This week I’ve been trying to understand why people hold views that are seemingly self-defeating. The two obvious examples are supporters of Jeremy Corbyn and the Brexiteers in areas of high EU subsidy.
Why, I wondered, given that JC would never be elected to be prime minister, do many Labour people want him to remain as leader? Surely, if you share his values, you would want someone as leader who has a chance of actually doing something about them?
Away from the daily battering Corbyn receives from the established directions (for example, David ‘for-God’s-sake-go, man’ Cameron – sounds like projection in retrospect), my 15 year old son enlightened me:
- Corbyn speaks his mind not news speak
- He is for the people – all of us, not some sub-section
- He’s here to fix the party, not to lead it.
In other words, his role is to sort out what Labour is here for and to reconnect it with the people. Someone else would lead it to victory. It is accepted that the next election is lost. Corbyn is playing a long game. He doesn’t play the game as conducted at Westminster, in news rooms , and in north London dinner parties. There would be no point in electing someone who does. That would be going backwards.
This has a logic with which many who despair of standard issue politics could at least understand.
In some ways, similar motivations are afoot for the Brexiteers. Like most of us they are essentially powerless in relation to the decisions made in Brussels. But unlike Remain voters, Leavers are often those without an economic or cultural stake in globalisation. None of its benefit in the form of economic prosperity reached Leave voters who, entirely rationally, do not want to forego national sovereignty and/or democracy to reap the ‘rewards’ of globalisation.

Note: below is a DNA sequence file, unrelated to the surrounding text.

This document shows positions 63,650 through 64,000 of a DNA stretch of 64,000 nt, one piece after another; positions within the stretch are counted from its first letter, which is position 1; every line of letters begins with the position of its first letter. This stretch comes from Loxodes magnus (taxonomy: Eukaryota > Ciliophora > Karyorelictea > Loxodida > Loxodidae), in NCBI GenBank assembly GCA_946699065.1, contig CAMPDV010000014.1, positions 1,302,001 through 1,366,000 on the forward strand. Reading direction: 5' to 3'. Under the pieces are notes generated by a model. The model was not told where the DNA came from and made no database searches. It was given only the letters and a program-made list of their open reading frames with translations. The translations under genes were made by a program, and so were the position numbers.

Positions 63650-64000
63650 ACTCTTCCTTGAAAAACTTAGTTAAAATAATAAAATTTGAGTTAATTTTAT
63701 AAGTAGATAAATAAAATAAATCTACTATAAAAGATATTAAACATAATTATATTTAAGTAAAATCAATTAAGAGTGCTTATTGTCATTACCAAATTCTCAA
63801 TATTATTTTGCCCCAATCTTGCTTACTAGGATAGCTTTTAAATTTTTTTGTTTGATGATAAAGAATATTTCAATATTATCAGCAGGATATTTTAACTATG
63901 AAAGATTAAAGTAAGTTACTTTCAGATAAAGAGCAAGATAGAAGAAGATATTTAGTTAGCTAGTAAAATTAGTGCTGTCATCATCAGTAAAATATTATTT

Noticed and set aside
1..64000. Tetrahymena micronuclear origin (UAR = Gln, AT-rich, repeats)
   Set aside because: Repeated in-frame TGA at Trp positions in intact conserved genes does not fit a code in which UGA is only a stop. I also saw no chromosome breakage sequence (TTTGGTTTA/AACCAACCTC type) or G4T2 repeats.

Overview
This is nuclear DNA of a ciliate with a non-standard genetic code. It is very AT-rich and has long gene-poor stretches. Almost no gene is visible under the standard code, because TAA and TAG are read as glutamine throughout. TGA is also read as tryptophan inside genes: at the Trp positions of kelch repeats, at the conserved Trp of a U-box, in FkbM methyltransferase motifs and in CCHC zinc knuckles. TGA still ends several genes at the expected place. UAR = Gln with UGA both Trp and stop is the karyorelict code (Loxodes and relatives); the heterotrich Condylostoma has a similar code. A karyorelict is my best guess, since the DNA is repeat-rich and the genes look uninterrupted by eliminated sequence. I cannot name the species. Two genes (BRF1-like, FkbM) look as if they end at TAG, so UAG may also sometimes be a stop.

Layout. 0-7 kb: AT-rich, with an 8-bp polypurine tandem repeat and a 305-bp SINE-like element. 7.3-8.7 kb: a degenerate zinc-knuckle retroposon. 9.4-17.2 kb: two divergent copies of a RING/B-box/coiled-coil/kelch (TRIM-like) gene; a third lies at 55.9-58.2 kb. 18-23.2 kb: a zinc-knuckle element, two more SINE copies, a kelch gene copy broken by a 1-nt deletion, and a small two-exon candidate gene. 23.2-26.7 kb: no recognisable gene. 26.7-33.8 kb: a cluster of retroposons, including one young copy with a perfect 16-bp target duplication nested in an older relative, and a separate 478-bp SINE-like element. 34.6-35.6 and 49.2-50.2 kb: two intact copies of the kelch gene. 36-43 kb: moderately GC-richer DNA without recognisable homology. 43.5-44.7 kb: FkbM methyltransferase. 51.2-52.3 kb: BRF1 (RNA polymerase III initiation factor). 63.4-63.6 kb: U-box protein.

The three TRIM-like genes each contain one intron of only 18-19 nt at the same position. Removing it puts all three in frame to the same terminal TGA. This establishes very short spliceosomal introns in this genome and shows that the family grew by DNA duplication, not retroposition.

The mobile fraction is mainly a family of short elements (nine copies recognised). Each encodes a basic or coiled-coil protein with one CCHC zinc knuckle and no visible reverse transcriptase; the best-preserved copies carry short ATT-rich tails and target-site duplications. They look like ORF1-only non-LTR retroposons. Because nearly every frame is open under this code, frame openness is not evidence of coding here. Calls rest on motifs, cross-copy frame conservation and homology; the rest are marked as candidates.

“Now that’s Brussels fixed we’ve got to fix Westminster” to quote one Yorkshireman.
The Brexiteers and the Corbynistas have common cause. Taking the time to understand one another, rather than to criticize or condemn, is a significant step towards building the electoral alliances to redesign extensively the systems of government that simply do not serve us – whether in Brussels, Westminster, Holyrood or Cardiff.
In that vein, it was heartening to see the emergence of the ‘Progressive Alliance’. Thus far this alliance includes the Green party, Scottish Nationalists, Plaid Cymru the welsh nationalists, Liberal Democrats, and possibly some of Labour. It is aimed at an electoral pact – when the other parties in the alliance stand down in favour of the one with the best chance of winning – to achieve enough seats to then reform the voting system.
The Conservative party will never reform it. Having been rejected by the Empire, Ireland, Scotland and the Church and now having exited Europe, it has returned to its spiritual home of England, the only place it has left to govern, and a ‘duty’ that can be realized only through First Past The Post.
Whether Labour will twig that its future as a party of government rests with PR, who knows. But the Progressive Alliance will need all the allies it can find, including some less obvious like Rethinking Economics an international student led movement seeking to reform the discipline of economics so that it is more pluralist, critical, democratic and participatory, and one of the newest independence parties Yorkshire First
We are back to common cause, understanding each other, and uniting with all those that want to change the system – not picking holes in what theoretically divides us but will never be implemented. To paraphrase Voltaire, once more, the best is the enemy of the good. Jeremy Corbyn and Nigel Farage are on the same ‘good’ side as the Progressive Alliance. And UKIP has 4 million votes. Once the electoral system is reformed normal hostilities can be resumed.
Except that if, as is essential, other parts of the system are then reformed and governments are obliged to take decisions based on facts and balanced information then those differences will reduce and even disappear. But I’ll come back to that in the next blog.